In New York, a DWI “per se” (Driving While Intoxicated per se) refers to a specific type of drunk driving offense. “Per se” means “in itself” or “by itself,” and in the context of DWI laws, it means that a person can be charged with DWI solely based on the results of a chemical test that measures their blood alcohol concentration (BAC).
In New York, it is against the law for a person to operate a motor vehicle with a BAC of 0.08% or above. If a chemical test, such as a breathalyzer or blood test, shows that a person’s BAC is at or above this legal limit, they can be charged with DWI per se, even if there is no other evidence of impaired driving behavior. This is because the law assumes that a BAC at or above 0.08% impairs a person’s ability to drive safely.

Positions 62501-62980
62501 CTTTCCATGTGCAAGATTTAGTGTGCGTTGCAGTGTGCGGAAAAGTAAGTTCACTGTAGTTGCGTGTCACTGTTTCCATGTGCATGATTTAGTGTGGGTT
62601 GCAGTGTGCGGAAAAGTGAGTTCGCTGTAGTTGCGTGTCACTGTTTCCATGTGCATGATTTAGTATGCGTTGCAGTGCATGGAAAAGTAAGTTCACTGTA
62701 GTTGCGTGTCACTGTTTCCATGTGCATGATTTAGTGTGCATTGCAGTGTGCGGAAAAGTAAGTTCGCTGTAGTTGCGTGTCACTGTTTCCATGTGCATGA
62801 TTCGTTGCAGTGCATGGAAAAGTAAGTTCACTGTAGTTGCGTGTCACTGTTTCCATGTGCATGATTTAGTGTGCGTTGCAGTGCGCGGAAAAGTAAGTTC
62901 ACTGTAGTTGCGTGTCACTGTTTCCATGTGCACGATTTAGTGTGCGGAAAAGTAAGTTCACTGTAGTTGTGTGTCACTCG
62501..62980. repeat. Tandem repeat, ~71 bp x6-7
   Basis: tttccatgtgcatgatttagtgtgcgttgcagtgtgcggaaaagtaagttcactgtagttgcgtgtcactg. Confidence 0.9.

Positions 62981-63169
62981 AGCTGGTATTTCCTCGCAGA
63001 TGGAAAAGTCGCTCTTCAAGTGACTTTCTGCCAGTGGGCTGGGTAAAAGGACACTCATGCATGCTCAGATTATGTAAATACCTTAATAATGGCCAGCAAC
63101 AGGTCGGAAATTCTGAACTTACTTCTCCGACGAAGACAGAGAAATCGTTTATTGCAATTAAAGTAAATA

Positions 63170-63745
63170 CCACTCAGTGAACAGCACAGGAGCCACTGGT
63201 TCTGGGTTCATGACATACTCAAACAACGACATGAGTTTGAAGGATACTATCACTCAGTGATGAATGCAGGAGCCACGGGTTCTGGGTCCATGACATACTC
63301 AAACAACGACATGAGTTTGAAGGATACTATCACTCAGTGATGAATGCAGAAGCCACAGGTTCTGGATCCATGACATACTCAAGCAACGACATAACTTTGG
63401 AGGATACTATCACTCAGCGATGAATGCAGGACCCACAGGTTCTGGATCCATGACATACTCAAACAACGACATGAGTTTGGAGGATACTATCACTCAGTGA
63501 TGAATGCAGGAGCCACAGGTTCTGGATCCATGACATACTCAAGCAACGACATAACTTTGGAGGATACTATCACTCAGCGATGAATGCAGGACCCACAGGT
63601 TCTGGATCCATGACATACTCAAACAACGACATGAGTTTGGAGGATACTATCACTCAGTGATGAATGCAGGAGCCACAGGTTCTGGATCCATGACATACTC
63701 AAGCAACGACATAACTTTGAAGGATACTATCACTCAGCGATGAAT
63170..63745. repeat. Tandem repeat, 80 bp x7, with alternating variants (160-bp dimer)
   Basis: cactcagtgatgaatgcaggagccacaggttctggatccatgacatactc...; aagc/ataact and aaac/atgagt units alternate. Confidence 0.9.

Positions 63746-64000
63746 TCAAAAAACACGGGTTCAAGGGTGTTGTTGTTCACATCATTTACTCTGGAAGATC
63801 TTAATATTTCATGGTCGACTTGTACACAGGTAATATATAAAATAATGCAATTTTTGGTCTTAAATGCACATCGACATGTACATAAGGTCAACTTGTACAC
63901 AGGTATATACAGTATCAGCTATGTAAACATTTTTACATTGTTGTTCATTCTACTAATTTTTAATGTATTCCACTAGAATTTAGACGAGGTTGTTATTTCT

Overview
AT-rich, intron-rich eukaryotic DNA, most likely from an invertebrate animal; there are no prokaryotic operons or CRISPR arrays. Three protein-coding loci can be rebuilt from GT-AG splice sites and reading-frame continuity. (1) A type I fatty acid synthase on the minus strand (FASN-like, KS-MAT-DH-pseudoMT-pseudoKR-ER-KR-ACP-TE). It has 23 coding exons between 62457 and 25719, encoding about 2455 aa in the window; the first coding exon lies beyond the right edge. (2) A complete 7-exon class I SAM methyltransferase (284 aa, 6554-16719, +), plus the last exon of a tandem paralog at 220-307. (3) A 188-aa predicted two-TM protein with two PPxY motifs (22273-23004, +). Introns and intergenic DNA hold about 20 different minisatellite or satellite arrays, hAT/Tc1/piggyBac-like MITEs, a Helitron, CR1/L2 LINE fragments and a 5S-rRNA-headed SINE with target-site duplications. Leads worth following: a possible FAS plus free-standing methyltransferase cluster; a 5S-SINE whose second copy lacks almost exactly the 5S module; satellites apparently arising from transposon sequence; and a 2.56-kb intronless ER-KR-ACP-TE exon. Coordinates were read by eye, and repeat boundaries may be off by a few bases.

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It’s important to note that in addition to DWI per se, New York also has other DWI-related offenses, such as DWI based on observable impairment, DWAI (Driving While Ability Impaired) by alcohol, and DWAI by drugs. Penalties for DWI convictions in New York can include fines, license suspension, mandatory alcohol education programs, and even jail time, depending on the circumstances and the number of prior offenses.